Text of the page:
Banding on photo scans?

Discussion in 'Digital Photography' started by M. Gustave, Dec 22, 2016.

  1. M. Gustave macrumors 68000

    M. Gustave

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    #1
    I thought maybe someone in this subforum might know what's going on here: my brand new Canon Lide 220 scanner is producing jpegs that look like this zoomed in:

    IMG_1129.jpg

    You see the light vertical bands?
    The source prints are glossy without texture. Resolution is set to 600dpi. The scanner is plugged into my laptop usb, only running on battery, so no external power to cause noise.

    Any idea? Thanks!
     
  2. JohnDS macrumors 65816

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    #2
    Are you scanning from a slide, a negative or a print?
     
  3. M. Gustave thread starter macrumors 68000

    M. Gustave

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    #3
    Print, as mentioned in my post. Thanks.
     
  4. JohnDS macrumors 65816

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    #4
    Oops! Sorry. Have you tried increasing the scanning bit depth in the software?
     
  5. M. Gustave thread starter macrumors 68000

    M. Gustave

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    #5
    Hmm, I don't see an option for that in the preset "Photo" mode I use, although it's set to high quality jpeg output.

    I did some more research today, and it may be that the scanner needs to be recalibrated. I ran the "platen calibration" in Scangear, but I haven't had a chance to test again yet. I'm hoping the calibration is all saved in the scanner, so it applies even in Photo mode.
     
  6. phrehdd macrumors 68040

    phrehdd

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    #6
    You mention on battery but have you also confirmed that it happens on external (wall) power as well?
     
  7. dwig macrumors 6502

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    #7
    Fine, but ...
    ... are the prints optically printed gelatin silver dye coupler prints or are they digital inkjet or dye-sub prints? Also, have you examined the prints with a high power loupe (~10-25x) to confirm that the banding is not an attribute of the print?

    I've seen many digital prints that have very slight banding that is all but invisible to the naked eye but shows under high magnification. This could be the cause of your problem if the "originals" are digital prints. Even digitally printed gelatin silver dye coupler prints (e.g "Fuji Crystal" prints) can exhibit banding under high magnification, though it is much less likely.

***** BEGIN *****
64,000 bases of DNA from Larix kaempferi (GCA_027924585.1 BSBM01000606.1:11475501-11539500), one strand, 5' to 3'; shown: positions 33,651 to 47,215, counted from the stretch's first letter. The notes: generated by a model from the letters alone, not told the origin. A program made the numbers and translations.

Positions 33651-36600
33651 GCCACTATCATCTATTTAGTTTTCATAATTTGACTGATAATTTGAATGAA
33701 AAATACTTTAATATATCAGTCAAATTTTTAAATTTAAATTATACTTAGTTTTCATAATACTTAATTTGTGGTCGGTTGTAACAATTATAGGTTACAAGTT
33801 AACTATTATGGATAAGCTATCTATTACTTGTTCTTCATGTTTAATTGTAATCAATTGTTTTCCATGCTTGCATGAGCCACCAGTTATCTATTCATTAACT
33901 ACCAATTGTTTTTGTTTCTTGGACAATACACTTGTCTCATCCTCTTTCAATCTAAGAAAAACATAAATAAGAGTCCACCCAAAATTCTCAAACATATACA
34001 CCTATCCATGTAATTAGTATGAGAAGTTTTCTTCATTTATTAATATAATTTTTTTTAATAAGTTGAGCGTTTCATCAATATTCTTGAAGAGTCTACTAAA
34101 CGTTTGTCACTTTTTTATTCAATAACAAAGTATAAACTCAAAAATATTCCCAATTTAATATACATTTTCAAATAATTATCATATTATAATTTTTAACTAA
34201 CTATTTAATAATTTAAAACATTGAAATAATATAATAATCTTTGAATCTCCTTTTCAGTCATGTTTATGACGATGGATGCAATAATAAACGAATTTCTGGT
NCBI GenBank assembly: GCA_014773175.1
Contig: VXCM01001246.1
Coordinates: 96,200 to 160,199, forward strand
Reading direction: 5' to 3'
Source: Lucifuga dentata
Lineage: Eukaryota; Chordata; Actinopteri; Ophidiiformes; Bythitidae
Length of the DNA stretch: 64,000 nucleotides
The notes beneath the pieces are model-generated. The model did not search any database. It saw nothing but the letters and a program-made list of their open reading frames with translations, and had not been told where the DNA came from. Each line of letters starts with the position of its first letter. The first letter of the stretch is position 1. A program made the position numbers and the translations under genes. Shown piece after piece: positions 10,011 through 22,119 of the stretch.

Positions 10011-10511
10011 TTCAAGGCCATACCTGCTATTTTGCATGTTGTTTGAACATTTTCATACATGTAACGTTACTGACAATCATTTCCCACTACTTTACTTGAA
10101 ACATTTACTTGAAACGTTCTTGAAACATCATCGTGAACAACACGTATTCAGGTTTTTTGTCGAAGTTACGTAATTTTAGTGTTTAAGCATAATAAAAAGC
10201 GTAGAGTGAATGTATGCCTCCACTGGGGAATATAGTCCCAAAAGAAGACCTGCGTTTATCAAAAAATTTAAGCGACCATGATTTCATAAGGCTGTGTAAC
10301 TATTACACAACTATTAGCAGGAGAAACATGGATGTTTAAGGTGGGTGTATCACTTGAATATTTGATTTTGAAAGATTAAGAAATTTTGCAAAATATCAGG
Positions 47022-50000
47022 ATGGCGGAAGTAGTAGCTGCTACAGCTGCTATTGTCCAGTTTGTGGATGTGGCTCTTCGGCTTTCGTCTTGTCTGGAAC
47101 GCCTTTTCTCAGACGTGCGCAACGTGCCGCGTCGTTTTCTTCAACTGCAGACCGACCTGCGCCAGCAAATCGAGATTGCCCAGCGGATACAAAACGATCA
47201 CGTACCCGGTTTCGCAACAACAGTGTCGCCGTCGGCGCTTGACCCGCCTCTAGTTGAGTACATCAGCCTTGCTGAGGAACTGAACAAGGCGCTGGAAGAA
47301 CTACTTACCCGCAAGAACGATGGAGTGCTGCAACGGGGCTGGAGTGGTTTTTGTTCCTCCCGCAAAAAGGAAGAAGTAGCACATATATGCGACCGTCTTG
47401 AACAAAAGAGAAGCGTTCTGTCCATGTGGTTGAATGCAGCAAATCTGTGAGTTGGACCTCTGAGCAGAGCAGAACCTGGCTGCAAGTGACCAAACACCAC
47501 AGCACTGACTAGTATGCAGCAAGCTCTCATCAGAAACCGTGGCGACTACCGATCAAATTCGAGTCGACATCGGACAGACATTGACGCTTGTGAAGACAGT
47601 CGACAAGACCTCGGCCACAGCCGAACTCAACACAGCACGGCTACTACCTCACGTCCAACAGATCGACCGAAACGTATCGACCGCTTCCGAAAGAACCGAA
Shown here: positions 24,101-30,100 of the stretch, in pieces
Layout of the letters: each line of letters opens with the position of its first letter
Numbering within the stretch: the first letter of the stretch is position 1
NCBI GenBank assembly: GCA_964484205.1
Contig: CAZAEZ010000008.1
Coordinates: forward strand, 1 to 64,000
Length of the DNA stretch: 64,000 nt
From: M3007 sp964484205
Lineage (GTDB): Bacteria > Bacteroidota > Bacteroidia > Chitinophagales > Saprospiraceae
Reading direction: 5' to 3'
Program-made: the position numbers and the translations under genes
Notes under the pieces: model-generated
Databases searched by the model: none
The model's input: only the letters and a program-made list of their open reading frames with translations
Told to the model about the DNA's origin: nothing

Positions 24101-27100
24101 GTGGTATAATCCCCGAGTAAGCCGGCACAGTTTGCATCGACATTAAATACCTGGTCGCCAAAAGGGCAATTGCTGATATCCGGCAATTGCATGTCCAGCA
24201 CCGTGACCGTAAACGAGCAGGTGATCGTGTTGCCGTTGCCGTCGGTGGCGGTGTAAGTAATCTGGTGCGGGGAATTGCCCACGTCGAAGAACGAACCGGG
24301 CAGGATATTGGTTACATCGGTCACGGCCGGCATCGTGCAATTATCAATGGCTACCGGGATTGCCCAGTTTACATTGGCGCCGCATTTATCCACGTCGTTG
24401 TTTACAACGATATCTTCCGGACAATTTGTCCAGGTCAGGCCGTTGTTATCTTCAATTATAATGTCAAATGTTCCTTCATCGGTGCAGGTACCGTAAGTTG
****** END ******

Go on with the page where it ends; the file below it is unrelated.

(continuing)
Alternately, you could be encountering an alignment fault in the scanner or possibly the limit of the scanner's ability. I've seen the same type of banding in scans from a number of inexpensive scanners though I have no direct experinece with your particular Canon Lide scanner.
     
  8. M. Gustave thread starter macrumors 68000

    M. Gustave

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    #8
    They are 30 year old prints.
     
  9. phrehdd, Dec 24, 2016
    Last edited: Dec 24, 2016

    phrehdd macrumors 68040

    phrehdd

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    #9
    What exactly is a "silver dye coupler" ?? Silver gelatin prints have no dyes so just trying to understand here, thanks. - Maybe its just a difference in terminology here.

    --- Post Merged, Dec 24, 2016 ---
    To the OP - what this print image stored in one of those albums that have those clear self sealing pages that are also tactile (holds the print somewhat in place)? Some of those types of albums have a not often noticed "ribbing" on the page and images stored on them can acquire that texture that might be somewhat exaggerated when a lighting source is at a given position. Though the latter is not likely to be the source, still worth checking out.

    Also - have you tried rotating the pic 90 degrees to scan and see if you have similar results? There are several things you can check to see whether it is in fact your scanner or the print itself (and possibly both as combination). While you are at it, maybe attempt to scan with a different software or driver and see if the problem persists and of course, check to see if it happens to other scanned subjects.
     
  10. dwig, Dec 24, 2016
    Last edited: Dec 24, 2016

    dwig macrumors 6502

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    #10
    "Gelatin silver" would be any photographic print that uses light sensitive silver compound(s) suspended in gelatin. "Gelatin silver dye coupler" prints (often shortened to just "dye coupler" prints) are similar but also have dyes that are coupled to the silver compounds and the processing removes all silver, both exposed and unexposed, and only the dye associated with either the exposed or the unexposed image. This later type is usually a color material, but that have been B&W materials using the technique so that they can be processed in the same chemistry as the color materials.

    These materials differ from the dye migration materials (e.g. Polaroid Land peel apart materials) and dye transfer prints where the print material never contained any light sensitive silver. The dye difussion materials (Polaroid Land SX-70, Time Zero, and T600 materials and Kodak' Instant Print Film) are another beast.
     
  11. phrehdd macrumors 68040

    phrehdd

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    Oct 25, 2008
    #11
    Thanks much, mea cupla I was thinking about deconstruction type colour prints such as cibachrome (with the bleaching process) rather than as Kodak refers to them as "C" prints (dye coupled). Thanks for the reminder and very much appreciate your patience with a well crafted explanation.
     

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